News / Africa

Zimbabwe's Controversial Diamonds Not for Sale

Peta Thornycroft

A Zimbabwe judge has denied an urgent appeal by the diamond mining company African Consolidated Resources to block a controversial sale of diamonds.  Despite initial reports by state-controlled media in Harare that the ruling lifted a two-month ban on the sale of Zimbabwe's diamonds, a higher court's original order remains in effect.

Judge Ebrahim Patel ruled last week that there was no urgent need for the High Court to hear African Consolidated Resources' appeal for an order halting the sale of diamonds extracted from the Marange area in eastern Zimbabwe.

The judge had been asked to hear the appeal as a matter of urgency, and he confined his ruling to that aspect of the case.  He was not asked, and therefore made no ruling specifically about the sale of the diamonds, which are currently held for safekeeping at the country's central bank, by order of the Supreme Court.

African Consolidated Resources said in court filings that urgent consideration of its appeal was necessary because the company expected the diamonds would certified for sale this month by a monitor from the Kimberley Process, which seeks to stop sales of conflict diamonds.

The monitor, South African Abbey Chikane, said in a written report last month that he intended to return to Zimbabwe in April to see whether authorities there had remedied a number of  security concerns he had previously identified, and which were preventing certification of the gemstones' legal status.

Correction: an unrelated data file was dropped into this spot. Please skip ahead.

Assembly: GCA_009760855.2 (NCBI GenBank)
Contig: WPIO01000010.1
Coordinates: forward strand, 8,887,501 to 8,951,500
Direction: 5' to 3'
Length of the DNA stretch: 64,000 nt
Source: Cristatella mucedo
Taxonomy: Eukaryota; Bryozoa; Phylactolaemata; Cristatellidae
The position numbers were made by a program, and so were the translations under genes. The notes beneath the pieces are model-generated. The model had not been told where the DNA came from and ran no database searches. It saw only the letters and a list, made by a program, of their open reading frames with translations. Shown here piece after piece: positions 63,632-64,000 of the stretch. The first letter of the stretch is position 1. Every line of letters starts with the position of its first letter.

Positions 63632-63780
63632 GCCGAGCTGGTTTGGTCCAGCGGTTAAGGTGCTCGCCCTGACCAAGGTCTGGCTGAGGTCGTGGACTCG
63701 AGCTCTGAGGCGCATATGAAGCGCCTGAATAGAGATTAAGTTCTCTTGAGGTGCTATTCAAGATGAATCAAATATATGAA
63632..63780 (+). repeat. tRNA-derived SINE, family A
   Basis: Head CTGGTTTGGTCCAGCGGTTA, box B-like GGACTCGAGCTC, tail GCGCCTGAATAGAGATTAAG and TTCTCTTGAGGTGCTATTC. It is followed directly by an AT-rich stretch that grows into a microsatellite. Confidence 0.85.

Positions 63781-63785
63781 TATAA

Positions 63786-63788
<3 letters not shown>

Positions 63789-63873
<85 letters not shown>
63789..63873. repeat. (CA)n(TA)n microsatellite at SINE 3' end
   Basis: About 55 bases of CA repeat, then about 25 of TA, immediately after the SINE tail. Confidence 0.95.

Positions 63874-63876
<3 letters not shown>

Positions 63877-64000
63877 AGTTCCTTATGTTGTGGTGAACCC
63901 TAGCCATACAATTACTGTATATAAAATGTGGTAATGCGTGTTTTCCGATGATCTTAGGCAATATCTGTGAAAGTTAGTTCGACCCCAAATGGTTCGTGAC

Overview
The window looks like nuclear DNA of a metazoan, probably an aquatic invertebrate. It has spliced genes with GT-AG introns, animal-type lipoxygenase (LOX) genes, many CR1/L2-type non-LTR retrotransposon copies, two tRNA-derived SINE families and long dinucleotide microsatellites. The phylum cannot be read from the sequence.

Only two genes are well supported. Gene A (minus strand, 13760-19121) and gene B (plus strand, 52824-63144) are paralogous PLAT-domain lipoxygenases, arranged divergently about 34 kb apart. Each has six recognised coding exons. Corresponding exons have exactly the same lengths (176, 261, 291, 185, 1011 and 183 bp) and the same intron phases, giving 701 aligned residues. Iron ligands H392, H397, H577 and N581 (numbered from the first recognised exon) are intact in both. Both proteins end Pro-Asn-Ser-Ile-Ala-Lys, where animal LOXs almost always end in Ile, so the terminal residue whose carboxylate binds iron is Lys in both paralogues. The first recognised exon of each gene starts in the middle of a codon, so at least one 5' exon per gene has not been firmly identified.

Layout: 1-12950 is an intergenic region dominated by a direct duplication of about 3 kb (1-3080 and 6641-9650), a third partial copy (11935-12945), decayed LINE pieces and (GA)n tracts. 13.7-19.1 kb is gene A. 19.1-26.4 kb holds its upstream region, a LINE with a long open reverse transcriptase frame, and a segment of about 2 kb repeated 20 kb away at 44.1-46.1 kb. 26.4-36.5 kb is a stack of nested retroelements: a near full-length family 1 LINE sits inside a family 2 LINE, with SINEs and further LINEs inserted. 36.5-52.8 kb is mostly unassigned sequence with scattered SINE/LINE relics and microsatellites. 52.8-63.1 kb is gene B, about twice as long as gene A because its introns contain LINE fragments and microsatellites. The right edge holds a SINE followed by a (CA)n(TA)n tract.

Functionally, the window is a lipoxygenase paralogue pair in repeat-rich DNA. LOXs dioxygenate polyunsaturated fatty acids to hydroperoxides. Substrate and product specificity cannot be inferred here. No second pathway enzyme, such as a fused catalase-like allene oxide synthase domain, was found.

Reports circulated Tuesday from the Harare Herald newspaper and the Ziana news agency, both long controlled by President Robert Mugabe's Zanu PF party, indicated sale of the diamonds was now possible.  African Consolidated Resources said Wednesday those reports were incorrect.

The firm is pursuing its attempt to prevent any sale of the diamonds, but said its appeal will now be heard through the High Court's normal schedule.

ACR's chief executive, Andrew Cranswick, said Wednesday the firm is relying on a Supreme Court ruling two months ago that ordered an immediate halt to all mining in the Marange area, and that any rough stones extracted to date, should be held by the central bank.  However, ACR and other companies servicing mining operations in eastern Zimbabwe say two Zimbabwe companies backed by South African and Mauritian shareholders continue to mine for diamonds despite the Supreme Court ban.

Zimbabwe's controversial diamond fields made international headlines last year when human-rights groups including Global Witness, reported gross human-rights abuses in the Marange area, most of them committed by members of the Zimbabwe security forces.

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